I liked Shallan’s arc, more or less, and I understood her motivations, but I also thought it wasn’t as strong of an arc as Kaladin’s.  I thought Shallan’s overall arc was a little predictable, but I still enjoyed it.  I think I found Jasnah a little more interesting though.

I had a harder time getting into Dalinar’s story until around the last few parts.  I’m not saying that I didn’t like his story earlier on at all, I just wasn’t personally as invested in it as much as Kaladin’s arc.

I thought Kabsul was an ass, but I could also tell his true intentions pretty early on even if the character he interacted with didn’t notice.

Sadeas and Gaz were bigger asses, which seemed to be their whole purpose in life, so that was well done.

I honestly didn’t really care about Alodin that much.  Not sure why.  I just didn’t.

Overall, I liked how things started to tie up in the end and how Dalinar and Kaladin’s stories came together.  I feel it was a good set up for a great second book.

I enjoyed most of the fight scenes, but found the very first one in the beginning harder to get into just because I hadn’t gotten a chance to get to know the characters, but I was thrown into the heat of battle at the very start of it all.  Kaladin grew to be my favorite character though anyway.

If you’re a fan of Brandon Sanderson’s works already, you should definitely read this book.

If you’re living under a rock and have never heard of Brandon Sanderson, then I would suggest reading on of his “shorter” books or series (Mistborn Trilogy) to decide what you want to do.

I would definitely recommend this book.


A Dog’s Purpose (Audible) by Bruce Cameron and Narrated by George K. Wilson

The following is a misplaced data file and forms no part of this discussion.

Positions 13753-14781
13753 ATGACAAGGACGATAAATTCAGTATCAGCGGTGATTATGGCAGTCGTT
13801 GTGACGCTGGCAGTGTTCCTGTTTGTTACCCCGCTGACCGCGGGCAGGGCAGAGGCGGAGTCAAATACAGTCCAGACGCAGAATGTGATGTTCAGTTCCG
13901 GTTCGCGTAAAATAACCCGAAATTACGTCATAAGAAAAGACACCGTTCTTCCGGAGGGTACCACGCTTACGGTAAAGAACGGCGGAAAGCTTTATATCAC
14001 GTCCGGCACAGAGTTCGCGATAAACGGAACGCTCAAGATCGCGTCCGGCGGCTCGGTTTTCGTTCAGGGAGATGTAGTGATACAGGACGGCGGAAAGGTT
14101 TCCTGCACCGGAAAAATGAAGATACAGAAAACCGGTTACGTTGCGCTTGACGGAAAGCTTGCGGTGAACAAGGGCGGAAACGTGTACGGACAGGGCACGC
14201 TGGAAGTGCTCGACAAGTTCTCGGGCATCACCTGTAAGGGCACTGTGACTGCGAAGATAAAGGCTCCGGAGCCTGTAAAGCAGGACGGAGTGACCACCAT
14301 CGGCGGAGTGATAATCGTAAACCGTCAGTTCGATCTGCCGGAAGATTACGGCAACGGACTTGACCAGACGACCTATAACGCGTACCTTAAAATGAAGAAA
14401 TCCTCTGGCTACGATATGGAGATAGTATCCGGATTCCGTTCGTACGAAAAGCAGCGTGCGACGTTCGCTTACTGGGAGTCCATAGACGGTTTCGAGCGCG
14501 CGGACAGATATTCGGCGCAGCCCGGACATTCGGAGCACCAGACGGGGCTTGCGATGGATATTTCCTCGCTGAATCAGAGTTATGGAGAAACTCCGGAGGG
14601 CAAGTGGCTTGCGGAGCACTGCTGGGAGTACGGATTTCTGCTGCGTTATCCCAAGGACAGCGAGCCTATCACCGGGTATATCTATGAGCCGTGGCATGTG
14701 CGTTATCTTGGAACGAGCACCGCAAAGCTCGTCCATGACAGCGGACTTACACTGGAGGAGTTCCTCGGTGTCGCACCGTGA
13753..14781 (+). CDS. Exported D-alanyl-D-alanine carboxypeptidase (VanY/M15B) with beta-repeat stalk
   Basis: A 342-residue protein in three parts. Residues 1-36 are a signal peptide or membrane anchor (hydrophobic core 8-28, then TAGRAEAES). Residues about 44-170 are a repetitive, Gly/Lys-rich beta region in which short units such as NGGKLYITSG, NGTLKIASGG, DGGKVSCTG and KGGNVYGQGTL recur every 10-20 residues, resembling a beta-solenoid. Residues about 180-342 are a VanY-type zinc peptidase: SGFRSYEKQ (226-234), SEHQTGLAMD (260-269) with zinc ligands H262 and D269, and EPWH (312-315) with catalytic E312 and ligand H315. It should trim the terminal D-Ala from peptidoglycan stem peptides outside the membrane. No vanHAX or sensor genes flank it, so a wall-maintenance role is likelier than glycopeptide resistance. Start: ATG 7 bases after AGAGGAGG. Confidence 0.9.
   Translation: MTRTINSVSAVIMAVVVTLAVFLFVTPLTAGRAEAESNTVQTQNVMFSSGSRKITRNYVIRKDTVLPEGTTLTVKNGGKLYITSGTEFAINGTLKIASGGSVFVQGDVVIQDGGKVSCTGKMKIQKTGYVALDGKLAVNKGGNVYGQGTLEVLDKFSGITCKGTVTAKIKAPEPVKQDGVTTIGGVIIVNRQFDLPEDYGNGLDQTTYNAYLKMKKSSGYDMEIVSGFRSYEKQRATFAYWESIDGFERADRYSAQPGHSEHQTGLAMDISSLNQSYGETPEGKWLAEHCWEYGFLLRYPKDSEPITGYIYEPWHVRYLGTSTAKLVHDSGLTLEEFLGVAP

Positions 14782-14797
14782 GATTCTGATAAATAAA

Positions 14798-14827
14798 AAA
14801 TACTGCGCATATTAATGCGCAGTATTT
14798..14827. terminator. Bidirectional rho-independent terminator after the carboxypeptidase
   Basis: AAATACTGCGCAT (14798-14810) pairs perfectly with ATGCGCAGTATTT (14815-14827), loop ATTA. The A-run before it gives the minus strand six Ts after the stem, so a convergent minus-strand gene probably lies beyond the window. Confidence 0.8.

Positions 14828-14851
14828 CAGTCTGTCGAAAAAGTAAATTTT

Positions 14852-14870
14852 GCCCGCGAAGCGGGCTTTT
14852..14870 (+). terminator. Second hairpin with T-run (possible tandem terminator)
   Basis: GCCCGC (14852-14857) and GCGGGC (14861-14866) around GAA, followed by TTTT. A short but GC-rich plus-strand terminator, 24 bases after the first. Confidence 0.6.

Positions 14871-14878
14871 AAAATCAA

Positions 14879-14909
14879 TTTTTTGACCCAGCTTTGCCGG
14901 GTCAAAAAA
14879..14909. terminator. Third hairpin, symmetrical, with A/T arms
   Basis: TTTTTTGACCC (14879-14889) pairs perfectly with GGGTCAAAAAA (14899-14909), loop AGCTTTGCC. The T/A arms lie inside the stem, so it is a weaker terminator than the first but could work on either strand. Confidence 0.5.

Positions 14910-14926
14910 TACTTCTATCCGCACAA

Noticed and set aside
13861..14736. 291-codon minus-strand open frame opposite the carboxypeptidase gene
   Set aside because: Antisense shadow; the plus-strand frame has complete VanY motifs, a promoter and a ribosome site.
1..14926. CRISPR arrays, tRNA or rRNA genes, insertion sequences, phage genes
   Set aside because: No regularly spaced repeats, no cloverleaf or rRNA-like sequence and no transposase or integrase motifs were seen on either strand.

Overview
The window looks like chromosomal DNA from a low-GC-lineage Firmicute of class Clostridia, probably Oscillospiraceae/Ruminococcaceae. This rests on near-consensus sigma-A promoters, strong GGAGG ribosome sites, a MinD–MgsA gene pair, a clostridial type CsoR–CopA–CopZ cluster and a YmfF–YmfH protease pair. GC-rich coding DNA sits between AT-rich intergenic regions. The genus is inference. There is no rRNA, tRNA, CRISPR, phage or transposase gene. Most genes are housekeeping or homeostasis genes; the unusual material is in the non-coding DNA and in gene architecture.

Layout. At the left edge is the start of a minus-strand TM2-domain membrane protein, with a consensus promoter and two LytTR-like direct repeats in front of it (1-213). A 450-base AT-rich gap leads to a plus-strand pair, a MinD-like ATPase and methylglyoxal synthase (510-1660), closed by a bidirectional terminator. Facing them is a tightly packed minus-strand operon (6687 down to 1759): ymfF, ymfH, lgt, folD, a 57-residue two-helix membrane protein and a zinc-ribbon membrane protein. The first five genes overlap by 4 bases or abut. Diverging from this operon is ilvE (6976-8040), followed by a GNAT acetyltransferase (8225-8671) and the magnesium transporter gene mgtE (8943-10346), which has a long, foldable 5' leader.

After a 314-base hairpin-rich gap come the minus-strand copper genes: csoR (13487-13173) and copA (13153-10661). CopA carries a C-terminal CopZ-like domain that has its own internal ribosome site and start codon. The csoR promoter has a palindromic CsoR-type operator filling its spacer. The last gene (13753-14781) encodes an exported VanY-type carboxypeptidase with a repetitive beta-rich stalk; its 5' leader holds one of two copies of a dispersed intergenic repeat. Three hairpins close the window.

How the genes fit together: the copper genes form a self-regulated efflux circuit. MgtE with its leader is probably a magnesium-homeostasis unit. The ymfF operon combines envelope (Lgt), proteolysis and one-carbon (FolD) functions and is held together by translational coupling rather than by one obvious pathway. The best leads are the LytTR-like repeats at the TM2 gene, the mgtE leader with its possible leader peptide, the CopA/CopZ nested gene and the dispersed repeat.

Review by: dancingonrain.


This was an adorable, creative, but also sad book from a dog’s point of view.  Every time he died, he was reborn as a puppy with a new story, life, and sometimes owner.  He had many names and was reborn as both a male dog and a female dog so for the sake of the review, I’m going to choose one of his names and stick with it, Bailey.  In one life he was a simple household dog and in another life he was a police dog, etc.

It was quite interesting to go through the hardships people and the relationships they have with one another and face on a daily basis or even a yearly basis through a set of our loving, furry friend’s point of view.

While I don’t think it’s the best book I’ve ever read, I still thought it was well done, especially for being in a dog’s point of view.  I never once questioned during the entire book that I was in a dog’s mind.

This book was written in a very simplistic way and yet I still found myself still entertained about it.  Despite the simplicity of the prose and point of view, there were still some dark parts throughout the book that would probably keep most people intrigued.

If you love dogs, their ability to love unconditionally no matter what, and you’re looking for a different kind of book, than I would give this book a shot.  It was a quick listen for audible and it would probably be a quick read too.


The Marshall Plan for Novel Writing: A 16 step program gaurenteed to take you from idea to completed manuscript by Evan Marshall Book and Computer Software Review


Book: The Marshall Plan for Novel Writing: A 16 set program gaurenteed to take you from idea to completed manuscrip

Computer Software: Novel Writing Software–The Marshall Plan

Review by: dancingonrain

This book is exactly as its title suggests.  I read it once a few years ago and then again last month.  It’s still as useful as it was the first time I read it.  The author is a publisher so not only do you get advice on how to writer your book, you also get some advice about how to go about finding publishers and editors and what they usually do and do not look for in a book.  The book not only has good information, but it also has blank worksheets so that you can photocopy as many as you like to help you plan your novel.  The Marshall Plan has other books including a workbook (where it has more worksheets than the previous book listed) and another book more specific to getting published.